This study aimed to assess the vertical patterns of oviposition and temporal changes in the distribution of mosquito species in an area of the Atlantic Forest in Rio de Janeiro State, Brazil, and in particular, the behavior and oviposition of potential yellow fever virus vectors. Mosquito samples were collected from the Ecological Reserve Guapiaçu (REGUA, Brazil), which includes a somewhat disturbed forest, with a large diversity of plants and animals. In all, 5,458 specimens (ten species from seven genera) were collected. Haemagogus leucocelaenus was the most frequently captured species, representing 73% of the specimens collected. Species richness and diversity were the highest in the samples collected from the ground-level ovitraps and decreased with height. Species composition also differed significantly among heights. The largest species differences were detected between ovitraps set at the ground level and those set at 7 m and 9 m; Hg. leucocelaenus, Limatus durhamii, and Limatus paraensis contributed most to these differences. Sampling month and climatic variables had significant effects on species richness and diversity. Species diversity and richness decreased with height, suggesting that the conditions for mosquito breeding are more favorable closer to the ground. Species composition also showed vertical differences.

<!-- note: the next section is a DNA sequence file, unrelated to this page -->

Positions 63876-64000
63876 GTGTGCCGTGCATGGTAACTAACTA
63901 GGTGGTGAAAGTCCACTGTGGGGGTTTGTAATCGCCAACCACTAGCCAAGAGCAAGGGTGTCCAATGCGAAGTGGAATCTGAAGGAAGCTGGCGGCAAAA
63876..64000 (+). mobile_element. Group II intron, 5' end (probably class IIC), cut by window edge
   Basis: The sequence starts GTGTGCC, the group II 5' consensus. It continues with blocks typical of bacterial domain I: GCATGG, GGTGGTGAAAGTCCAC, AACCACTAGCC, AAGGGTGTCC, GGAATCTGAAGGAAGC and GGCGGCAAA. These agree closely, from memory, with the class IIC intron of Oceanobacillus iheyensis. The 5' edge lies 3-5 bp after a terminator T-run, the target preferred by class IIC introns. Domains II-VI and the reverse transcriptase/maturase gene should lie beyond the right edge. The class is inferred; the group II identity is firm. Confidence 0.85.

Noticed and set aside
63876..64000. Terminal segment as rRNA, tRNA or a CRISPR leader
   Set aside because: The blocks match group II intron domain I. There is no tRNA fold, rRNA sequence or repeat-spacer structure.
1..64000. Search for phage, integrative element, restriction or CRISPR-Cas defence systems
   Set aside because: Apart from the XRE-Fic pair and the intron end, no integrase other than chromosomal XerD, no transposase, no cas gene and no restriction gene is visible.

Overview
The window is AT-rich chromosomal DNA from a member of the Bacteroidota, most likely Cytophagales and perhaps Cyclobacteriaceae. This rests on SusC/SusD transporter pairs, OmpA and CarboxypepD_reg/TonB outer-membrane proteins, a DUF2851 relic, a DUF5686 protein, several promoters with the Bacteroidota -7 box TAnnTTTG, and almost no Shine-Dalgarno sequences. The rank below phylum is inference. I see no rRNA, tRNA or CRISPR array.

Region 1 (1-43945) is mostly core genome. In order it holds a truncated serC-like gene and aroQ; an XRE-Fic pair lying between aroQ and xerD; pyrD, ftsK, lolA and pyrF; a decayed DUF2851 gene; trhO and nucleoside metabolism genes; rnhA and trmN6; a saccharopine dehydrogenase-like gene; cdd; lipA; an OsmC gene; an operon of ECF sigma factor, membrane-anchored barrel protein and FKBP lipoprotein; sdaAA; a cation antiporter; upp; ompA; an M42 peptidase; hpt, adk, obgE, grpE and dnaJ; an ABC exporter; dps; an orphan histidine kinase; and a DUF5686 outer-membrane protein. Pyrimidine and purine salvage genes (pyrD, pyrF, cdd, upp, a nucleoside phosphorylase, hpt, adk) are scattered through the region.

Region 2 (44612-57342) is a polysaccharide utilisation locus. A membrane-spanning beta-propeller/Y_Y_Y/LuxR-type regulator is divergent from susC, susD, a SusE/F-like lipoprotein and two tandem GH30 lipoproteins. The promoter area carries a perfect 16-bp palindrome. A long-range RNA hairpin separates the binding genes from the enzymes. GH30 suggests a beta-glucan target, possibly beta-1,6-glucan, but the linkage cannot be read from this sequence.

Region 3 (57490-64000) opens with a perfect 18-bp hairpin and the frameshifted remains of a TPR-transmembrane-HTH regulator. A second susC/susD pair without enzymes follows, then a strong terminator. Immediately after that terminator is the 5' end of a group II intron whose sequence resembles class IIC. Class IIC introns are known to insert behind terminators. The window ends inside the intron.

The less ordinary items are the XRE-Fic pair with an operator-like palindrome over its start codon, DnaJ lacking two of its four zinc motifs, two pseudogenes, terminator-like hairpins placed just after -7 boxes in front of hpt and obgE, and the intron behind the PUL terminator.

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Vol. 41 • No. 1